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Another Save: 14 Ardmore Place

As Buffalo’s neighborhoods continue to stabilize, we must look to all of the developers, large and small, that are helping to pave the way. Whether it’s one person working his or her heart out on a couple of houses on the West Side, or someone who has grown beyond that threshold, there are more and more people contributing to the city’s renaissance each and every day. And that’s a good thing, because there are still plenty of residences that need a lot of work.

d-square-property-buffalo-ny-2The typical renter or homeowner does not want to deal with fixing places up – they want to move in to a place that is ready to go. If there’s anyone who understands this, it’s Jeff Danahy (inset) – a guy who left his former profession of selling commercial insurance to pursue a life of purchasing, rehabbing and renting houses. Jeff bought his first property back in 2011, at a time that the city’s real estate market was just starting to blossom. He quickly realized that not only was he quickly leasing the apartments that he was fixing up (by himself), but that the values of his properties were rising steadily. Today he and his business partner are in possession of 70 apartment units in Buffalo, and Jeff manages to add a couple of houses to the portfolio each year.

Jeff’s latest acquisition is somewhat different than the other properties that he has purchased over the years. It’s located at 14 Ardmore Place, on a street that was featured on Buffalo Rising a couple of years ago when the bricks were uncovered and restored.

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When Jeff first learned about this particular fourplex, it was condemned and in foreclosure. It had been winterized since 2013, but the structure was shot – a load bearing wall in the basement had collapsed, causing the house to sink upon itself inwardly. “The first thing that we had to do was jack up the house – it was down eight inches altogether. We managed to raise it six inches, and decided that any further and we were going to cause additional damage. It was really scary listening to the sounds of the house as it was being lifted.”

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It was really scary listening to the sounds of the house as it was being lifted.”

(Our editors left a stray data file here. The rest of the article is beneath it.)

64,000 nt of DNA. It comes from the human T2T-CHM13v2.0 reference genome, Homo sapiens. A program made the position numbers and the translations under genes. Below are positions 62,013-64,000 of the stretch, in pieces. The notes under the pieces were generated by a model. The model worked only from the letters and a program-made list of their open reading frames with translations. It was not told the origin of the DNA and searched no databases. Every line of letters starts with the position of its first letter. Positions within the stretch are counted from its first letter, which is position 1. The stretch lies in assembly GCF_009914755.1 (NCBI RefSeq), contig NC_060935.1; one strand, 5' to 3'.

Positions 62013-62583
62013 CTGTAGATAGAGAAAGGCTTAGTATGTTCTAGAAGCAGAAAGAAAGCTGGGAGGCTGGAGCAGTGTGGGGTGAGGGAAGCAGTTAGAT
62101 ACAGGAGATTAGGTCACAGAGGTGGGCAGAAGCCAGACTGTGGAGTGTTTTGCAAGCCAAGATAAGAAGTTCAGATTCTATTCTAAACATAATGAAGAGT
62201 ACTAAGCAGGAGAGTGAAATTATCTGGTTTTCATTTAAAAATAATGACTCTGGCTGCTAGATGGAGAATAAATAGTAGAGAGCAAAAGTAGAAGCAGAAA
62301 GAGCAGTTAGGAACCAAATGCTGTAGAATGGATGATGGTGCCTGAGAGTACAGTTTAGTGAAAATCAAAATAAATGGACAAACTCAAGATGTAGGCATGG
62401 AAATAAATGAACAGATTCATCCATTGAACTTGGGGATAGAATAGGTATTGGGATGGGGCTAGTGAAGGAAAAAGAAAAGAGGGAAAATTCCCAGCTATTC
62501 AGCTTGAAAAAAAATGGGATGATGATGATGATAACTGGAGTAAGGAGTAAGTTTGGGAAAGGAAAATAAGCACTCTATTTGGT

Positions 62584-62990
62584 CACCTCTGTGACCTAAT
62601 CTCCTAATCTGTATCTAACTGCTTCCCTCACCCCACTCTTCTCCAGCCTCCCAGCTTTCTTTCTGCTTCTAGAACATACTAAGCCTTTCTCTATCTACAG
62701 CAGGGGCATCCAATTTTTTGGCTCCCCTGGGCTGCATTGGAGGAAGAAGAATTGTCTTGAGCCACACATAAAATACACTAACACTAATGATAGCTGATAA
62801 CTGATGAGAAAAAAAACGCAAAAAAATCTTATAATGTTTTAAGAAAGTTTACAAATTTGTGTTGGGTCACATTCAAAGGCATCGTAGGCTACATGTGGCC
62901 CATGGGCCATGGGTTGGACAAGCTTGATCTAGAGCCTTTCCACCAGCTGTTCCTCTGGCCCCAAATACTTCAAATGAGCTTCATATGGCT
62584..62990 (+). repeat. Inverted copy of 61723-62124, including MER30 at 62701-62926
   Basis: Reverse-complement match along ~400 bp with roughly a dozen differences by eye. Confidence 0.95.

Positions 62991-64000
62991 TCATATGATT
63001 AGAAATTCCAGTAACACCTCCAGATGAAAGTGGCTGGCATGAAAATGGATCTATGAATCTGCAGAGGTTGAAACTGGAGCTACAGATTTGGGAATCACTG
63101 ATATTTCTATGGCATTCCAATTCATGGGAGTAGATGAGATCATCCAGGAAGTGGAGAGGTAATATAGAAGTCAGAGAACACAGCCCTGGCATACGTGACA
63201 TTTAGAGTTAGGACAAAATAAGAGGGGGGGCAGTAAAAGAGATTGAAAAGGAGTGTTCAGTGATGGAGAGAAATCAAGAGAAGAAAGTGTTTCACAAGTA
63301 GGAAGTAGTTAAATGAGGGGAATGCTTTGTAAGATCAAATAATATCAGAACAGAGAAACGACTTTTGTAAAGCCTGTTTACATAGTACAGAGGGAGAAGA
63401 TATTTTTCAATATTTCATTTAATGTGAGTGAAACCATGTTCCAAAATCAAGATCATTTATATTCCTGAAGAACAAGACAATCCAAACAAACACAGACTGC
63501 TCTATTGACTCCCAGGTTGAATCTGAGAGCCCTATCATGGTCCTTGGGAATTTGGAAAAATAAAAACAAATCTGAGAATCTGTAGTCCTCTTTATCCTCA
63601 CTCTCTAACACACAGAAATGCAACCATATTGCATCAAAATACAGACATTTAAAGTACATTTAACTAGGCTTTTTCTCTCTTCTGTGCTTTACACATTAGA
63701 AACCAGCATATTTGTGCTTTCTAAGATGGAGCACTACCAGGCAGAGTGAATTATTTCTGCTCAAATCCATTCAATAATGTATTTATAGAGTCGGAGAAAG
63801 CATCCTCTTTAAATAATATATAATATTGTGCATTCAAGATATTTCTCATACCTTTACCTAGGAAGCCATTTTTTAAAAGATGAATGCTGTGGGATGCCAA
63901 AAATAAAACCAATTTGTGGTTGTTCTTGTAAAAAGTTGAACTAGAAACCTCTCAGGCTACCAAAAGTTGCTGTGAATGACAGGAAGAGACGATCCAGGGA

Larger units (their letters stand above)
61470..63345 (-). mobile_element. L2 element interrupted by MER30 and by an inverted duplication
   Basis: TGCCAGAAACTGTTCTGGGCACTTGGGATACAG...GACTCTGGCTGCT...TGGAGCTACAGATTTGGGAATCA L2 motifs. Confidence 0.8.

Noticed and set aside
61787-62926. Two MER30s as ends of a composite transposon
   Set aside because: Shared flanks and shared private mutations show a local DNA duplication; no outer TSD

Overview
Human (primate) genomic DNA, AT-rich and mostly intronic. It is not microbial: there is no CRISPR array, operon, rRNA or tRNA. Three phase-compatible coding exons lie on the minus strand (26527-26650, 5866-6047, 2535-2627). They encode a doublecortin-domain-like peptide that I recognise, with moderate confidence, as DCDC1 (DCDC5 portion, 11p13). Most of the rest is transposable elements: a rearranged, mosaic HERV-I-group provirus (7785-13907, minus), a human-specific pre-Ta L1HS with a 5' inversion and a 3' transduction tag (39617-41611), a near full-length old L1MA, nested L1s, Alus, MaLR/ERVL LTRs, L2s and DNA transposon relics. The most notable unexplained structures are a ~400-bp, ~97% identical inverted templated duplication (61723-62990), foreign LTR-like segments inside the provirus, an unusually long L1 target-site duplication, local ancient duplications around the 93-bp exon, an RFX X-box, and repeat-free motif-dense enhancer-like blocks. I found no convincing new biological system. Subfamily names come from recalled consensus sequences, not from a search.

Along with propping the house back up, Jeff also removed four layers of roofing. “You could see right through the eaves,” remarked Jeff. “There was a family of raccoons living in the attic that we had to relocate. There was no gas or water or electric to the building, so we had to replace everything. At the top of the stairs we had to remove another load bearing wall that made no sense and obstructed the flow of the units. Since all four units were of the same configuration, I designed the floorplan – I’m a licensed GC and real estate agent, which helps with these types of projects. It took us four months to complete the work on this circa 1920 house. We leased three of the units well before they were even finished – we have one more to go. Considering that this is such a desirable neighborhood to live, we knew that it was going to be easy to lease – we’re getting $800 for each unit. We bought the building for $160K, which is a little more than we wanted to pay, but we have another five unit right down the street at 667 Richmond, so this made sense. We were familiar with the neighborhood.”

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After dealing with this formerly condemned building, Jeff built up some confidence in his purchasing philosophy. His latest acquisition is on Amherst Street across from Wegmans. He says that the house is in terrible shape, but he’s confident that the street is on the rise and is prime for investment. “I’m starting to look further and further away from where my primary focus once was,” he told me. “I’m looking further and further into the West Side and other areas.”

Jeff told me that he has been fielding interest from parties looking to purchase some of his properties, but he’s not willing to sell. “I’ve seen a number of my investments double over the years, and that’s encouraging. I see the real estate market continuing to strengthen. I recently started my own property management business called Magis Property Management. I just got my first contract with a large building in the city. I figured that since I was managing 70 units already, I could grow that part of the company.”

Seeing all of these small and mid-sized developers proliferating the city is very encouraging. We are no longer endlessly waiting for our housing stock to be upgraded. Instead there is a demand for properties that need to be fixed up. Thankfully, there are people like Jeff who have the knowhow and desire to get the jobs done – people who see a wreck as an opportunity. Now, if we could just wrestle more real estate away from the hands of unruly owners who for various reasons aren’t looking to sell their blighted properties, then we would be in even better shape. Can we think about some creative ways to do that Mayor Brown?

Get connected: D Squared Property | Jeff Danahy | Partner | 716-725-2833

Written by queenseyes

queenseyes

Newell Nussbaumer is 'queenseyes' - Eyes of the Queen City and Founder of Buffalo Rising. Co-founder Elmwood Avenue Festival of the Arts. Co-founder Powder Keg Festival that built the world's largest ice maze (Guinness Book of World Records). Instigator behind Emerald Beach at the Erie Basin Marina. Co-created Flurrious! winter festival. Co-creator of Rusty Chain Beer. Instigator behind Saturday Artisan Market (SAM) at Canalside. Founder of The Peddler retro and vintage market. Instigator behind Liberty Hound @ Canalside. Throws The Witches Ball at Statler City, and the Madd Tiki Winter Luau. Other projects: Navigetter.

Contact Newell Nussbaumer | Newell@BuffaloRising.com

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